Bildad in Job 26 likens humans to maggots and worms. The wretched extent of the depravity of the human soul is one of the primary themes in Job, and I’ve encountered it elsewhere recently, too. It strikes a wrong chord with me.
Despite the Fall, the consequences of which are original sin and a universe in entropy, human beings are made in the image of God. Only in a spirit of repentance and contrition would I consider using terms like maggot or worm—figuratively. But in reality, the body is a gift, in divine image. The soul is a gift, eternal. The mind and heart are gifts, the ability to reason and think and feel beyond the capabilities of animals.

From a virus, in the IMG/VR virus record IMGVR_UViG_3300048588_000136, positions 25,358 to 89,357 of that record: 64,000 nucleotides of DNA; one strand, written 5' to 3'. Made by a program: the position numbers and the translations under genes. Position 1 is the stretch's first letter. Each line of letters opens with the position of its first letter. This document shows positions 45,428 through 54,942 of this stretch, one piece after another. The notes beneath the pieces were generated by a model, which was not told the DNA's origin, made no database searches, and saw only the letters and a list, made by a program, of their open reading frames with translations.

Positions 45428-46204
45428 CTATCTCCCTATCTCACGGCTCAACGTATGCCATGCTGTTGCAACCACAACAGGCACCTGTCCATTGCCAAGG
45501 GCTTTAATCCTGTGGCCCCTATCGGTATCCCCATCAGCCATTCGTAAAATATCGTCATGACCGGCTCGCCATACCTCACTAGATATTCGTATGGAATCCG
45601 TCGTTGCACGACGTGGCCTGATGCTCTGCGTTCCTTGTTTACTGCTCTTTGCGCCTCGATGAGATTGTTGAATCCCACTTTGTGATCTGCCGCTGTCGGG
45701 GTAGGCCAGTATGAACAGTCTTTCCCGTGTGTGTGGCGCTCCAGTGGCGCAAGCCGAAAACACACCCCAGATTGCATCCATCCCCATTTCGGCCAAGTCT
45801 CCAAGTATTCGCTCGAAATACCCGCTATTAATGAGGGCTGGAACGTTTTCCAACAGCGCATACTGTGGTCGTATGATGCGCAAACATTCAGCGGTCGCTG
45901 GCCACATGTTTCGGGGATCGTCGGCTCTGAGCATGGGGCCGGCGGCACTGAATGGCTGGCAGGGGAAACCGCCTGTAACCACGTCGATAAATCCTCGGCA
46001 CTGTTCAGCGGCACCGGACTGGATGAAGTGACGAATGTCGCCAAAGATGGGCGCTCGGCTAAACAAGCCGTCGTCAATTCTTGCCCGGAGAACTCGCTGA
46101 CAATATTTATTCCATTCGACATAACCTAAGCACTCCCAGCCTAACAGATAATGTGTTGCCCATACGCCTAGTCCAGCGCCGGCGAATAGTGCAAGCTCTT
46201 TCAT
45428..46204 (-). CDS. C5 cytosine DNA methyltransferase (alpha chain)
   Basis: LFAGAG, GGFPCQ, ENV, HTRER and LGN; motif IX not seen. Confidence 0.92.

No, we are not perfect. No, we are not righteous by our own means. But we are human. We are not maggots or worms in God’s sight. There are those who by their choices have let their souls rot in their selfishness and pride. There are those who do vile and evil things. Does this mean that every human being has a heart as black as theirs? No. We are varying shades of gray, each with the potential to do good and evil.
I recognize that the Book of Job is pre-Abrahamic and definitely pre-Christ. I also recognize that I am a humanist influenced by the 18th century Enlightenment. What concerns me is that this line of thought is still very extant in Christian circles. Yes, humans are imperfect, but I am unwilling to agree with the belief that we are wretched, totally depraved, less than dirt maggots, especially as a believing Christian who has been and continues to be made righteous in the sight of God. Christian or not, such a debased view of the human condition shows ingratitude to God for the body, soul, mind, life, and world he has given us. Moreover, as a Christian, such a view is ungrateful for the salvation we have received and the life we now have.